It wasn’t always this way. I used to trust that doctors could, and would, cure me. They knew all the right answers, whether I needed medication, and which medications would fix me. Going to a medical establishment carried the promise of making me feel better within hours or days.
That was before I became ill with a chronic disease, Ankylosing Spondylitis. That was before I was diagnosed with Major Depressive Disorder, Anxiety, and PTSD.
Many believe, like I used to, that visiting a doctor means getting better. But doctors who treat permanent diseases have a tough job: they stare down diagnoses every day that they can’t eradicate. There’s a huge difference between curing a temporary malady and managing a lifelong disease. And to choose to be a doctor who treats patients with incurable diseases takes special courage – or a desire to make a considerable amount of money.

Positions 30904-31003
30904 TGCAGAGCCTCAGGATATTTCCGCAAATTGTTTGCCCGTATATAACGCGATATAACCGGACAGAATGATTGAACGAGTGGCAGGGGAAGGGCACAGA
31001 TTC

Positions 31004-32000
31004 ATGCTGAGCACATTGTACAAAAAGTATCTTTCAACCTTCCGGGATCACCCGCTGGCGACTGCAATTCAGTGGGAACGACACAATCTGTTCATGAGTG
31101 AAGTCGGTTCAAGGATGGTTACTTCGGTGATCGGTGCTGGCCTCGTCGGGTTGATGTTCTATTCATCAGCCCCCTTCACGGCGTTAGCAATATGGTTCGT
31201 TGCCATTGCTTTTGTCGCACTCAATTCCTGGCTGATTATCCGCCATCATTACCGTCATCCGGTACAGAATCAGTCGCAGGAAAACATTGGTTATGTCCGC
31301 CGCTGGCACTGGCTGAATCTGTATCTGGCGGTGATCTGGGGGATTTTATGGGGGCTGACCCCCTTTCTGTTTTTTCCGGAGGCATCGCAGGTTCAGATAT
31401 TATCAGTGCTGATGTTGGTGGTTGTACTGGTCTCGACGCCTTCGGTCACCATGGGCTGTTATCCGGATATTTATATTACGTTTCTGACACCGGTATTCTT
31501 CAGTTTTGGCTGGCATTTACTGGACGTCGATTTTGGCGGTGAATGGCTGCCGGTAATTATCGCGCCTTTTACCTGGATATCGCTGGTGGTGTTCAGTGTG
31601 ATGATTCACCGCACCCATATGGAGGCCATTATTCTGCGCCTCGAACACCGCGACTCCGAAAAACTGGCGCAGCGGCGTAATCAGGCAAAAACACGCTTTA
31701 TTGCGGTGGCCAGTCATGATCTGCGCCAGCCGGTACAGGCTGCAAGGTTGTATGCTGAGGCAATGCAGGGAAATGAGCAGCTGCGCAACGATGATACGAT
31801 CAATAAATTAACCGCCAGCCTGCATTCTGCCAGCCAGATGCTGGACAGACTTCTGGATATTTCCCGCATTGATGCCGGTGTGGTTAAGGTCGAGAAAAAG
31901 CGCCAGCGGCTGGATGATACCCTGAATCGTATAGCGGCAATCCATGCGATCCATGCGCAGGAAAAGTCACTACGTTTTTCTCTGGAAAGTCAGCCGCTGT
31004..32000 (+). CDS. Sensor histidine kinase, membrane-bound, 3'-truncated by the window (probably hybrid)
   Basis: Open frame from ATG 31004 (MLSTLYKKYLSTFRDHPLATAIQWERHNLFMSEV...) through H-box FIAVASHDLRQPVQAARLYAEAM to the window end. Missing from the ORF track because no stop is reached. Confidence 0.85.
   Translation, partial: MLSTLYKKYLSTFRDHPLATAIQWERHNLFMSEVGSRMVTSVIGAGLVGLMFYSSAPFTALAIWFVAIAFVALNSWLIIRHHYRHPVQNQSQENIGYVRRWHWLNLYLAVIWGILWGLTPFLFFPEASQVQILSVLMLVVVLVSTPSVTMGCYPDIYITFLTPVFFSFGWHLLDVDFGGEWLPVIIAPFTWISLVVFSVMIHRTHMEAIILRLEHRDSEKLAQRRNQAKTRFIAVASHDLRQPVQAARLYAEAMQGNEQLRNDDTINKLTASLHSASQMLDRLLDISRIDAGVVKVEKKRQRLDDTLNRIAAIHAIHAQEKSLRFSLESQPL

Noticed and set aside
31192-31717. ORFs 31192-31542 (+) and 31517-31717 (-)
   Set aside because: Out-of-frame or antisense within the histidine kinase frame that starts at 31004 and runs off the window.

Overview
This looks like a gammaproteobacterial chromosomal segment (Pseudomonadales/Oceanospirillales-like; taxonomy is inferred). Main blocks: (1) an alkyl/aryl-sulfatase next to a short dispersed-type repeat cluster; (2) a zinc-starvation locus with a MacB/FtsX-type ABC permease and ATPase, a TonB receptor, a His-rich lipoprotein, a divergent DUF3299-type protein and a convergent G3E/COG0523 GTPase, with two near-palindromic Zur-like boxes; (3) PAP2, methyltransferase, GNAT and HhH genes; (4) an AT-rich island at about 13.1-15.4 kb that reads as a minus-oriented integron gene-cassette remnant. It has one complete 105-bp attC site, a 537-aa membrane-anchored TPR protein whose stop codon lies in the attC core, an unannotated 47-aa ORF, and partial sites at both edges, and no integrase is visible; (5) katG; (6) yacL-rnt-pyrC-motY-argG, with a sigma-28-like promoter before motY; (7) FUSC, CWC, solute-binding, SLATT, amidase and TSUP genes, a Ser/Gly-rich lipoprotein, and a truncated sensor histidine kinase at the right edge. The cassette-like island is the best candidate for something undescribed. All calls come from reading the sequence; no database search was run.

Doctors leave medical school with heads full of practical clinical terms: elevated T-cell count, HLA-B27 positive, elevated bilirubin, polyenthesopathy, erosion of the spine with bone calcification. But, unless they share our diseases, they do not know what it is like to be in our bodies; to feel our forever pain, our fatigue, our fears. They rely on us to paint a picture of what it actually feels like to have a high T-cell count and polyenthesopathy, but many of them forget to ask, and when they do, sometimes they don’t know why they need to know what the patient is actually feeling. If they’re smart, they try to help us manage our pain, fatigue, and fears by prescribing treatments based on what they see in lab, X-ray, and MRI results, with final decisions based on the symptoms we present.